It’s 200 million years ago and earth is moving, cracking and shaping its way out of the Pangaea super continent. Slowly but surely water seeps in the earths new crevases, hollowing the soft stone and forming the water filled caves of the earth. But the new mystery lies quietly below for few more million years before the forces of nature rips and tears into her rock formations.
It’s now 4 million years ago and slowly the earths liquid dissipates and leaves the empty cavities exposed to the air for the first time, it’s now that the mineral formations start to grow, graciously turning the dripping water into stone…
The Cango Caves has been known to modern man for a couple century now and as a tourist entering a space that has only been familiar to us in such a short period of time the magnitude barely sinks in.
The mystery of these interlinking chambers of limestone and dolomite has left us wondering about these hollow spaces ever since. It holds some of the most spectacular limestone dripping formations and crystals known to mankind.
South Africa’s numerous limestone and dolomite areas was suitable for what is called karst development, which is a topography formed from the dissolution of soluble rocks such as limestone, dolomite, and gypsum and is characterized by underground drainage systems with sinkholes and caves.
Dripstone Caverns These ancient rocks are among the oldest known on Earth and the Precambrian rocks of South Africa are the oldest formation of this considerable size. Imagine that!!
Our very own Cango Caves is edged deep underground in the Swartberg Mountian folds and is most likely the best explored karst and our premier cave in South Africa. It’s also known as the longest cave formation of its kind.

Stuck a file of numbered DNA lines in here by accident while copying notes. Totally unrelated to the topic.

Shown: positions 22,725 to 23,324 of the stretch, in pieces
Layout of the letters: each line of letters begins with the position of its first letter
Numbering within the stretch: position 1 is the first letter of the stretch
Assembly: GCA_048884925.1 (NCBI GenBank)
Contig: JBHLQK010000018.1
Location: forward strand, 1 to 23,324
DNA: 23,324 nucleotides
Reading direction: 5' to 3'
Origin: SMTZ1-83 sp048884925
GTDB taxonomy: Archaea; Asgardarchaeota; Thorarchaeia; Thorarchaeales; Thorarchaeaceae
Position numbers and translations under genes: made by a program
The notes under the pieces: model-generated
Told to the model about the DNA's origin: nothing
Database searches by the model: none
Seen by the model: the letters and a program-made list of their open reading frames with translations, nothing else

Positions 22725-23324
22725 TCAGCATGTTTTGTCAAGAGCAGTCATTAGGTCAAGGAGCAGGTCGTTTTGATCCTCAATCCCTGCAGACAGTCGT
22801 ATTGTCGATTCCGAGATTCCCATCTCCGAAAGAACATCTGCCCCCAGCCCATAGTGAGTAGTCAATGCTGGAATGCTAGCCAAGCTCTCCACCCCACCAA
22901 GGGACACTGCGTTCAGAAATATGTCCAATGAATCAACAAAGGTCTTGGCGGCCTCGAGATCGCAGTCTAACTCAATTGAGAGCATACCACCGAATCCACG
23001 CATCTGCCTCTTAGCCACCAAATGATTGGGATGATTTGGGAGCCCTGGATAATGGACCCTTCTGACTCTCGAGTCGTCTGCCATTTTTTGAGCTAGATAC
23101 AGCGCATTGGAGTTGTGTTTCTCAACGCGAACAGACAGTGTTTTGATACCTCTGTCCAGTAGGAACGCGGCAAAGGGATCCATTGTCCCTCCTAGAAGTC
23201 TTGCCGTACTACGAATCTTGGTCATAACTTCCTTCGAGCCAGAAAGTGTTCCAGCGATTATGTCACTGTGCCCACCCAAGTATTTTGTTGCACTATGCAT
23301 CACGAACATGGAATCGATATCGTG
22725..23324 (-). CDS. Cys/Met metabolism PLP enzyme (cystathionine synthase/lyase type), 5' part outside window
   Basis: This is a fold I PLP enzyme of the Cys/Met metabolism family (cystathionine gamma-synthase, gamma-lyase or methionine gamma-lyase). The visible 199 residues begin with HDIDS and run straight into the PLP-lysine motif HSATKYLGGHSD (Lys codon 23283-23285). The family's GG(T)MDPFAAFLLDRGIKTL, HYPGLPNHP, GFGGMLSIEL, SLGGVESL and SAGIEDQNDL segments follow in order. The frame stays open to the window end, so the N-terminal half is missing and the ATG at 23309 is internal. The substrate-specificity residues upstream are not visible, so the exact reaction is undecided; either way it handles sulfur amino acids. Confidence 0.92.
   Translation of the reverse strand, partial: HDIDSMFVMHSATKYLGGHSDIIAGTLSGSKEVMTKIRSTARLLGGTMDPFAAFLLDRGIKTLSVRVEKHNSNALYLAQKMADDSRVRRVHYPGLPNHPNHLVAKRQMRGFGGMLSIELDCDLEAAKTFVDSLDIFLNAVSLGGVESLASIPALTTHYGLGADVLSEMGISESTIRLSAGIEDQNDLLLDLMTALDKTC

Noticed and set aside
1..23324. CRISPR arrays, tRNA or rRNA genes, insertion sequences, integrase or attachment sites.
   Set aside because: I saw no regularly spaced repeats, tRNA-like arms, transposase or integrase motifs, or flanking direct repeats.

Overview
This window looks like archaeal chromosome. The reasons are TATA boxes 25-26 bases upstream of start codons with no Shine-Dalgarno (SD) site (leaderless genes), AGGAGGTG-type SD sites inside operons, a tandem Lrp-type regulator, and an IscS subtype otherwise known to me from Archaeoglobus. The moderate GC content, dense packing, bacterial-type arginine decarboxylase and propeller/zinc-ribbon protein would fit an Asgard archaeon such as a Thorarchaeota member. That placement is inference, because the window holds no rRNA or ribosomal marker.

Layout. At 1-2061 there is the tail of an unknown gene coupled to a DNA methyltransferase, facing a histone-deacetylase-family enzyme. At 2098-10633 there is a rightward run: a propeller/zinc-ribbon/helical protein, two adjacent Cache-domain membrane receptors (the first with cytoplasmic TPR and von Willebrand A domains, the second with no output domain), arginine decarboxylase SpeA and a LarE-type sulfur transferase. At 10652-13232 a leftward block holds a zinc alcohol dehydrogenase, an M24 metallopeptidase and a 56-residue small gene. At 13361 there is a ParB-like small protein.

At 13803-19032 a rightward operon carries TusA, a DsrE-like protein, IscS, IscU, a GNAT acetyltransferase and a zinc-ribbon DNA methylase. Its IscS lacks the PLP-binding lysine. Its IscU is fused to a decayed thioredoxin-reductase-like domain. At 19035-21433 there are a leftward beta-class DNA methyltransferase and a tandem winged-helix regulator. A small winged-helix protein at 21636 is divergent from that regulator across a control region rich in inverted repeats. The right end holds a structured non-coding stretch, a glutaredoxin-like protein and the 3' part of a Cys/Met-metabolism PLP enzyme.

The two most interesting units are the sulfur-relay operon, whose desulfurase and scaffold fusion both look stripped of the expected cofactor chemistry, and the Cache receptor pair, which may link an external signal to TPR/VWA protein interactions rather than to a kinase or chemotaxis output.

Undiscovered by humans the cave was occupied animals only until about 10,000 years ago before it was discovered by the Khoisan which used the entrance area as a shelter. It seems that they didn’t explore deeper into the cave as it was said that the believes were that the place was filled with spirits and other unknown dwellers.
But today we are privileged to be able to simply get into our vehicles and drive to these magnificent stuctures, buy a ticket and glimpse into a world that we merely see a tiny millisecond of. Take some time to absorb the space that you move in and let your guide whisper a few secrets of it past.
Not only are these impressive fossilized dunes South Africa’s highest vegetated fossil dunes but they are the most remarkable looking rockscapes in Southern Africa as they jagged their way along the Garden Route, stretching between the Kaaimans and Brenton on Sea.
Gericke’s Point or the “Sphinx” as it’s known to us, is situated in Sedgefield and the striking accumulation of solidified sand stretches into the ocean to create an intricate reef structure with rock pools and sharp ridge protrusions where many a fishermen or spear fishermen bide their time waiting patiently for the most impressive catch of the day to pass through.
It’s here you’ll find the beach amblers lazily meandering their way along this stretch of rock and sand, at low tide, to fill their curiosity, day dream or just escape the pressures of life and breathe in the salty air of the Indian Ocean as it works its way to shore.